Christina Patterson: Ken knows how to keep London happy

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The Independent Online

Seven and a half years ago, when Londoners were given their first chance to elect a mayor (one whose duties extended beyond parading their bling outside the Royal Courts of Justice), it seemed a bit like choosing between well, between Berlusconi and Prodi or Chirac and Le Pen or Mbeki and Zuma. Did you go for the lizard-lipped left-wing maverick, champion of the poor and the scaly, or the jowly right-wing maverick, lover of liberty and ladies? The Labour fall-guy, like that nice young man who's just been elected leader of something or other this week, just wasn't an option.

As we all know, Ken won. (It must have been those "100 per cent Zulu boy" T-shirts, or am I getting confused?) And, in spite of declaring that he wouldn't run again, he won again in 2004. In his seven years in power, he's done some good things, some bad things and some nutty things. He's got Londoners off their bums and on to their feet by swapping Routemasters, where you can sit comfortably and gaze out of the window, for bendy buses, where you can gaze at your neighbour's dandruff and strengthen your calf muscles while listening to the comforting splat of a cyclist under the wheels.

He's put on an awful lot of parties in an awful lot of parks. Name a religion and he'll bring out the bongos and the steel pans. He's made oil deals with Latin American presidents in order to get cheap bus passes for low-wage Londoners. He's cut congestion. And he's raised the quality of the national political debate by distributing a marvellous free newspaper, The Londoner in a template he could also, surely, sell on to Chavez, or perhaps Putin.

What you can't say about Livingstone, however, (unless you're Jewish and can't greet a light-hearted quip about a concentration camp guard with appropriate levity) is that he's racist. Boy has Ken been working hard to keep us all happy. You put your left leg in, left leg out, in, out, in, out, shake it all about, do the hokey cokey and you turn around and before you know it you've got funds for your "celebrating diversity" community project/online training programme/ film/rap/poetry jamboree.

Well, actually, if recent reports are to be believed, that would be excessively energetic. You can write a funding proposal if you like, but why not just recycle the last one? And you don't, obviously, have to do any of the stuff you've said you'll do on the form. That would be exhausting. If you play your cards right, you can even claim rent for premises you get for free or, in contemporary funding terms, money for old rope. If, that is, you're a mate of the Mayor's Senior Policy Advisor on Equalities, Lee Jasper.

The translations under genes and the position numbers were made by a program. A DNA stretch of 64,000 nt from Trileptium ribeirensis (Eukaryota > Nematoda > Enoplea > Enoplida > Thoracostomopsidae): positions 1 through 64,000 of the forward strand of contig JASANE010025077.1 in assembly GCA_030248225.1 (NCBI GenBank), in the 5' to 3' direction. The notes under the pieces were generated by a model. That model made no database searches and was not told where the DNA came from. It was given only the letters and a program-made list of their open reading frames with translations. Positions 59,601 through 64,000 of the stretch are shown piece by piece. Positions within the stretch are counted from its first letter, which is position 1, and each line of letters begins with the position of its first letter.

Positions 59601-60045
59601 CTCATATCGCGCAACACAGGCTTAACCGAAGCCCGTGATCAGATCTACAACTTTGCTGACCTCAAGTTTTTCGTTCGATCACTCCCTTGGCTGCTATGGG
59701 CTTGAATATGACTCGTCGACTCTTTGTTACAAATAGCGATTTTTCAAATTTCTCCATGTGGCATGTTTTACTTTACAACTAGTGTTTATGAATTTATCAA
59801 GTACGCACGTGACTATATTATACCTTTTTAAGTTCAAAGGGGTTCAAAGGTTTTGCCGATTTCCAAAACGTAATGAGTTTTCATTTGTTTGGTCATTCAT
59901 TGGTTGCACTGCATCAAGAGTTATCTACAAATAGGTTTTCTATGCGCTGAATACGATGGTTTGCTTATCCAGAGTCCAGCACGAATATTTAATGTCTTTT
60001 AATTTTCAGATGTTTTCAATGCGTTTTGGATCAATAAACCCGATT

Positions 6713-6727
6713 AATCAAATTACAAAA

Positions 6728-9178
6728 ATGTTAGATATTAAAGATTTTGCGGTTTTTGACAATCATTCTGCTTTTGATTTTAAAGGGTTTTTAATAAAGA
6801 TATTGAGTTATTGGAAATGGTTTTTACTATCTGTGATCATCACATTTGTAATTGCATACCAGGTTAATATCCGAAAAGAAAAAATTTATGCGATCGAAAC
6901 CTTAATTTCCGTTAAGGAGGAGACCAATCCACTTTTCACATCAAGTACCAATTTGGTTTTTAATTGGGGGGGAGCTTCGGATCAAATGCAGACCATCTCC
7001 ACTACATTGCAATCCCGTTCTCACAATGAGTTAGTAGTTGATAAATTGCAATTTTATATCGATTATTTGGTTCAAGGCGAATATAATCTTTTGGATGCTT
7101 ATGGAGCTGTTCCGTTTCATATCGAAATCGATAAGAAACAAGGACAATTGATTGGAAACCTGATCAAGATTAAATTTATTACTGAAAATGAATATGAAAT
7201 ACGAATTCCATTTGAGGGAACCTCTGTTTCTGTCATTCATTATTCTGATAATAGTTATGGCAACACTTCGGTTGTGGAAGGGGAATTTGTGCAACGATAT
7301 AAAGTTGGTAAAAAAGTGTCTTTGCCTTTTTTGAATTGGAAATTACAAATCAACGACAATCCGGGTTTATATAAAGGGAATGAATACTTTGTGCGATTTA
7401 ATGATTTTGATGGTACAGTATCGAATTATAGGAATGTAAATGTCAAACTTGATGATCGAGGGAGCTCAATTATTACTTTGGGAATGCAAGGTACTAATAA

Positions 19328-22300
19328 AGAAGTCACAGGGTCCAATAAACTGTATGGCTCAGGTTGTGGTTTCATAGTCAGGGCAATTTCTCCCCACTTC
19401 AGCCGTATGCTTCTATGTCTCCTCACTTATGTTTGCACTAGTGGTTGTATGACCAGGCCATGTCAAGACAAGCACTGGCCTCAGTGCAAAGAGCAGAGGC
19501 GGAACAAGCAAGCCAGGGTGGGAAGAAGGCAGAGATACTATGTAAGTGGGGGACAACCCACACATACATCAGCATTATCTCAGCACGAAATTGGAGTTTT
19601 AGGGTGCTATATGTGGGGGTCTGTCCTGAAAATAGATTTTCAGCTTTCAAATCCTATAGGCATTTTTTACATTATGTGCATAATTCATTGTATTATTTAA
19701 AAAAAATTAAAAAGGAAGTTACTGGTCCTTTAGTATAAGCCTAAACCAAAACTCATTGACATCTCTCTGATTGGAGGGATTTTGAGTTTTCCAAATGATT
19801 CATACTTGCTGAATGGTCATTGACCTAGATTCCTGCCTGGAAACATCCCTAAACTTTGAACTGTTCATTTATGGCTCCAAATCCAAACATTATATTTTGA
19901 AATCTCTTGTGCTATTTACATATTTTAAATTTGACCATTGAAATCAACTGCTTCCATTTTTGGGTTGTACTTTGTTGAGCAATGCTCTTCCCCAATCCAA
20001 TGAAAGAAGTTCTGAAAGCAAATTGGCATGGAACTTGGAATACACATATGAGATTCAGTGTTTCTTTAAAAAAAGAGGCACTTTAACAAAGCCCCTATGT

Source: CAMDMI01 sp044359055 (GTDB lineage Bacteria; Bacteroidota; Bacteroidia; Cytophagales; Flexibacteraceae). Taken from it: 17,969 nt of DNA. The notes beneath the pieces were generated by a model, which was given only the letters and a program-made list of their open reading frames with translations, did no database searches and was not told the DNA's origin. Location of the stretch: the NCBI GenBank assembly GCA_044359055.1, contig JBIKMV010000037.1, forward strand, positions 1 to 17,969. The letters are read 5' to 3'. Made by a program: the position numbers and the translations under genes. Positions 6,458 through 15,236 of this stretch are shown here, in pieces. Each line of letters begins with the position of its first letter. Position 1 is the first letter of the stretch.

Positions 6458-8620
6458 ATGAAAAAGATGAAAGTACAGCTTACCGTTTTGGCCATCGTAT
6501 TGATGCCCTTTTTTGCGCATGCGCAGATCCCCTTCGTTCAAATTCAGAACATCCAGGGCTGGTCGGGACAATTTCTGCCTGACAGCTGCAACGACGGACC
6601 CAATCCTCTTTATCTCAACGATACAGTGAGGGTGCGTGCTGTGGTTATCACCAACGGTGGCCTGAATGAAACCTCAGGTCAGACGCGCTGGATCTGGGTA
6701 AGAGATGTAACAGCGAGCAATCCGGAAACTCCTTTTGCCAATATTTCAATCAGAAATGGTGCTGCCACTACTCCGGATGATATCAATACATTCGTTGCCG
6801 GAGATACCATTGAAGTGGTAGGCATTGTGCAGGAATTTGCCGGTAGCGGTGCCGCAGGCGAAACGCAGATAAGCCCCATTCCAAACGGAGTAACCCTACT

Yesterday, it was announced that Brixton Base, an organisation run by a close friend of Jasper's, and funded by the London Development Agency, has closed down. The organisation, which aims to connect "Talents to Opportunity and Enterprise", and which occupied an LDA-owned building for a year rent-free, received 535,000 to run three short training courses (one of which, apparently, was funded largely out of the course-leader's own pocket). It is, according to allegations in the Evening Standard, one of 11 organisations run by friends or associates of Mr Jasper to have received a total of at least 2.5m from City Hall in return for little or nothing. Opportunity and Enterprise indeed.

Maybe this is all a horrible misunderstanding. Maybe it's the best investment of Londoners' money ever made. But if it isn't, the Mayor is to be congratulated for his services to race relations. With friends like that, who needs the BNP?

Dance to the music of changing times

Speaking of the BNP, a new dynasty may be afoot. It's such a romantic story. Gorgeously Aryan English National Ballet dancer Simone Clarke hit the headlines in March when it was revealed that she was a card-carrying member of the BNP. For some reason, her Cuban-Chinese partner Yat-Sen Chang took umbrage, but consolation arrived, with a bouquet of red roses and white lilies, in the form of the BNP's handsomely Aryan mayoral candidate, Richard Barnbrook. Love blossomed and now the couple are engaged. There's just one potential fly in the ointment: Simone's mixed-race daughter, Olivia, who is Chang's daughter.

Barnbrook has claimed that mixed-race children are "washing out the identity" of Britain's "indigenous people". He is, however, prepared to overlook his fiance's past indiscretion. Love conquers all, etc.

I love posh hotels. Not to stay in, obviously, but I love swanning around in their bars. Which is why I felt a little stab of regret when I contemplated the closure for refurbishment of the Savoy this week.

For years I've been meeting friends for a wee snifter or two in the "Thames foyer". For the price of a glass of house white, you can enter the halls of the rich and famous and gaze upon a vista of English elegance and American swank. And, to the rippling soundtrack of a grand piano, you can stuff your face with salted almonds, and tasty home-made crisps. And when the nibbles tray is, embarrassingly, empty, the waiter will whisk it away and replace it. Without a word or a sneer.

I'm not absolutely sure that this was the top priority for Monet and Whistler and Marilyn Monroe and the Beatles, but they were clearly not immune to the Savoy's chintzy charms. Sometimes, the best things in life are, indeed, free. And just a little bit camp.

c.patterson@independent.co.uk

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